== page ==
Bangkok Peel ‘n Eat Shrimp

Bangkok Peel n Eat Shrimp - vert

This recipe was inspired by a street food recipe that I ate regularly while attending cooking school in Thailand. Only instead of shrimp, it was pretty much squid-on-a-stick that would be grilled to order and the stuck in a little plastic bag filled with sweet chili sauce.

thai squid on a stick

Thai street food – squid on a stick

I wanted to punch up the flavor a bit so I first marinated the shrimp in a simple bath of red curry paste, coconut milk, garlic and cilantro. Although I prefer to make curry pastes from scratch, but in the interest of time and convenience, the little jar of red curry paste found in the Asian section of the grocery store works just fine.

I chose to leave the shells on the shrimp when I grilled them, not only because I like to eat with my hands 🙂 , but also because I believe that the cooking the shrimp with the shells intact produce a better flavor. If you prefer to not get your hands dirty, you can certainly feel free to use peeled shrimp. For easy grilling, both the peeled and unpeeled shrimp can be skewered after marinating.

There a re a lot of bottled sweet chili sauces available in supermarkets. However, it is extremely easy to make, is so much better than the bottled variety, and takes no time at all. The recipe below is a half recipe or enough for the two pounds of shrimp. I generally make a full batch (double the recipe) and store the remainder in  the fridge for up to one month. It’s fantastic for dressing up everything from a store-bought rotisserie chicken to a simple grilled pork tenderloin.

I like to serve the shrimp on a platter family-style topped with a little chopped cilantro for freshness and wedges of lime for squeezing. If you leave the shells on, be sure to have plenty of napkins on hand plus a couple empty bowls for the shells. Enjoy!

Bangkok Peel ‘n Eat Shrimp

makes four servings; eight as an appetizer

2 tablespoons coconut or other neutral oil
3 garlic cloves, minced
3 tablespoons red curry paste (I used Thai Kitchen)
1/2 cup coconut milk
1 teaspoon light brown sugar or palm sugar
1/4 cup chopped cilantro, plus more for serving
2 pounds large shrimp (16 to 20 per pound)
Lime wedges, for serving
Sweet Chili Sauce, for serving (recipe follows)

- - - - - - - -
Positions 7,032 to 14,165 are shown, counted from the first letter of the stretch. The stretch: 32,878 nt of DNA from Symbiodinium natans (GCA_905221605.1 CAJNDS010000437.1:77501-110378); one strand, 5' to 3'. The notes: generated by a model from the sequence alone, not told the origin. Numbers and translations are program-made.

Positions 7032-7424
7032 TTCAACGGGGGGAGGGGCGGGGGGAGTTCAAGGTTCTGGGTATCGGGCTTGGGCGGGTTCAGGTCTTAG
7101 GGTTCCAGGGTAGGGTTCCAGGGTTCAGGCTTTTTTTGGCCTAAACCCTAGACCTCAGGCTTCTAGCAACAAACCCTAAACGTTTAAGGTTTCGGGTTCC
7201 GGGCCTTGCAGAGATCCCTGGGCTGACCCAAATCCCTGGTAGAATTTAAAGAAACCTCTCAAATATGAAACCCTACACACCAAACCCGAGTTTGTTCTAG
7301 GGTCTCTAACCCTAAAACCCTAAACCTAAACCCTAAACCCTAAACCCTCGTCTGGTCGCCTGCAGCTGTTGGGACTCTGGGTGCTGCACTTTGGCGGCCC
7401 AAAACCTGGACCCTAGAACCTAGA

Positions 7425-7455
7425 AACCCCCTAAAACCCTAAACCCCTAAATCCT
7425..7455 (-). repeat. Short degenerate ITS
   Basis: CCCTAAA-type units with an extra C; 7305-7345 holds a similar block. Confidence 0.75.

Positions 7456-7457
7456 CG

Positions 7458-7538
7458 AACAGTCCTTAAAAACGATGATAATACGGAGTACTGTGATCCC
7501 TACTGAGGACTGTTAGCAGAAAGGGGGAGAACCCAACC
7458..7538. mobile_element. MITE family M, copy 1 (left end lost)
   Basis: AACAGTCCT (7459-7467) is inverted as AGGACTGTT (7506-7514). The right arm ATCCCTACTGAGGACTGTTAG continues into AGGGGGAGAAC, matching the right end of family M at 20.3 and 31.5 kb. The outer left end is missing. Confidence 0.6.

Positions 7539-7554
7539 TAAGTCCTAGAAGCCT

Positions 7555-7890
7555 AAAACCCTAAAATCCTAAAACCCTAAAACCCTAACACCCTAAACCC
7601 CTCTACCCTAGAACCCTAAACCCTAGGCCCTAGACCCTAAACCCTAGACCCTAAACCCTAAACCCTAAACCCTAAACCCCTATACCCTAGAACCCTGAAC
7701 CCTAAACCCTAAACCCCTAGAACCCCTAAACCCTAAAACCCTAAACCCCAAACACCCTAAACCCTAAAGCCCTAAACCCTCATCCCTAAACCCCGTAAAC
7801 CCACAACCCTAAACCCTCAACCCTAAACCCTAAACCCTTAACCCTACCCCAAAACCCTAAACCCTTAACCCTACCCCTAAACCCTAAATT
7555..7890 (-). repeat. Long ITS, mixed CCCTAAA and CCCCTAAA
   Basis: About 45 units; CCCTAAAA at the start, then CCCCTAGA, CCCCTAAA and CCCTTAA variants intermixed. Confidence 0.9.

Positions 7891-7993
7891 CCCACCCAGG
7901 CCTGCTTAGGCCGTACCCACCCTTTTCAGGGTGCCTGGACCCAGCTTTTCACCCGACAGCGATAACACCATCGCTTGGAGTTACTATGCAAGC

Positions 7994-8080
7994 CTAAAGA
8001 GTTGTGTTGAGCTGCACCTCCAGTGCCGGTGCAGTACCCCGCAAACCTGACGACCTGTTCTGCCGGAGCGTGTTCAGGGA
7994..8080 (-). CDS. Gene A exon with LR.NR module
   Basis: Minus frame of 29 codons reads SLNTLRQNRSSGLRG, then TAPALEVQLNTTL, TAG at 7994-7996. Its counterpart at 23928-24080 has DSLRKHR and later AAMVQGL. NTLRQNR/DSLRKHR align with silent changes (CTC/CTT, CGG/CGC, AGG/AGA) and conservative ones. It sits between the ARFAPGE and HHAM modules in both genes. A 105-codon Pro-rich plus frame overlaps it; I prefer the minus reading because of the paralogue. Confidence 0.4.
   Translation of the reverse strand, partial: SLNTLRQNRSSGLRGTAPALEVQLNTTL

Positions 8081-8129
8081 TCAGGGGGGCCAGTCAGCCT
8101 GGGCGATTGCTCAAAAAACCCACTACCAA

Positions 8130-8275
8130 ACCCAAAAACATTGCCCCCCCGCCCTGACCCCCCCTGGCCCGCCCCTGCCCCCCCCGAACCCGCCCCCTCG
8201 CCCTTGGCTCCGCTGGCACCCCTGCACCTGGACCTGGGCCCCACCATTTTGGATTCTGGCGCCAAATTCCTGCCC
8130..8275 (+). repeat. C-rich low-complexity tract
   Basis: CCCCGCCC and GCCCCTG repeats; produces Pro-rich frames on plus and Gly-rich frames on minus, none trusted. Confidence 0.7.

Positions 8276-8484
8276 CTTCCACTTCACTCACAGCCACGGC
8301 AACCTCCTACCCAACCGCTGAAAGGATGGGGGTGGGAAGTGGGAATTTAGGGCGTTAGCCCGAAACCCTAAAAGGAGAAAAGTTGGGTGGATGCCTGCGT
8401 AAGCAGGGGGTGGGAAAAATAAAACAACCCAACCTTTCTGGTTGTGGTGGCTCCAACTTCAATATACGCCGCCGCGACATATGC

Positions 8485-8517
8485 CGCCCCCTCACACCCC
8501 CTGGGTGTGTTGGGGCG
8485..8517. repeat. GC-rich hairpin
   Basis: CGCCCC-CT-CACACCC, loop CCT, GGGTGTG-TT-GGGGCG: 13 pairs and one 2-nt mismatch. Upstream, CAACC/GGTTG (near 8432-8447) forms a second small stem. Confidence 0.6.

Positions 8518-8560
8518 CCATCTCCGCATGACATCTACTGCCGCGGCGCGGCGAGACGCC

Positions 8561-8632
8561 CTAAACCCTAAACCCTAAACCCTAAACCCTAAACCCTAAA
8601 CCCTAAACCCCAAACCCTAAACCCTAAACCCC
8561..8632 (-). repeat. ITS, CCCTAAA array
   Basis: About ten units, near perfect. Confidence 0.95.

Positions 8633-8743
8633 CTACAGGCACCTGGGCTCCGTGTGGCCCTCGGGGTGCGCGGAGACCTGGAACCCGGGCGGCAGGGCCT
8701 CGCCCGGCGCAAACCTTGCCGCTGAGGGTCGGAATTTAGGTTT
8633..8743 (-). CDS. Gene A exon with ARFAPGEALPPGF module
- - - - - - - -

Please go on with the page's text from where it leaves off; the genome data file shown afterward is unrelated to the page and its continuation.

Stainless steel grilling grid (optional)

Method: Direct heat grilling

Melt the coconut oil in a medium skillet over medium high heat. Once the oil is hot, add the garlic and red curry paste then stir fry for 1 minute. Whisk in the the coconut milk and brown sugar until combined. Simmer for 3 minutes then remove from heat and stir in cilantro. Let cool to room temperature

Using a small, sharp knife or small scissors, slit the shell along the curve of the back of each shrimp, and remove the vein. Place cleaned shrimp in a bowl and toss with cooled red curry mixture. Marinate in the refrigerator for 1 to 2 hours, but no longer.

Set up grill for direct cooking over medium high heat. If using a grilling grid, heat that as well. Make sure that grates and grid are clean and well-oiled.

Bangkok Shrimp on the grill

Remove shrimp from marinade and place on hot grill and cook until they are opaque throughout (3 to 4 minutes per side). Do not overcook. Transfer shrimp to serving patter. Garnish with a little chopped cilantro and serve immediately with lime wedges and Sweet Chili Dipping Sauce. Alternatively, the shrimp can be served chilled – let shrimp cool to room temperature and the refrigerate until time to serve.

Sweet chili Dipping Sauce - sq

You can certainly use a bottled sauce, but quite frankly, I have never found one that I like as much as this… and it is so easy to make! In Thailand, they use a sweet red pepper that is kind of thin and about 5-inches long. I find them sporadically in Asian markets. You can use red bell peppers, but I find that they have a bit too much water in them and can become a little mushy. I recommend that you use the little red, orange, and yellow sweet peppers that come packaged together. Try to find a bag that has mostly red and orange.

Sweet Chili Dipping Sauce

makes 1 cup

1/2 cup seeded and finely chopped sweet peppers
2 tablespoons minced garlic
3/4 cups granulated sugar
1/4 cup white vinegar
1/2 teaspoon salt

Combine all ingredients in a small saucepan and add the remaining ingredients. Bring to a boil, then reduce heat and simmer for 10 minutes. Cool to room temperature and store in the refrigerator in an airtight container for up to one month.

Bangkok Shrimp - horz

Cheers and Happy Grilling!
~ Jeff


4 responses to “Bangkok Peel ‘n Eat Shrimp

  1. Hi Jeff,
    We’ve been loving some sweet chile sauce my husband brought home, but you know I’m all for DIY! By sweet peppers do you mean red bell peppers or something else? And what makes it spicy?

      • Ann – the sweet chili sauce that we made in Thailand didn’t have any spice to it. I have spiced it up before by replacing some of the sweet pepper with red Fresno chilies. The Fresno is mild enough that I have swapped out as much as half of the sweet peppers. It would be a great way to heat up from the inside this winter!


  2. Pingback: Bangkok Peel ‘n Eat Shrimp | The Mad Fatter·

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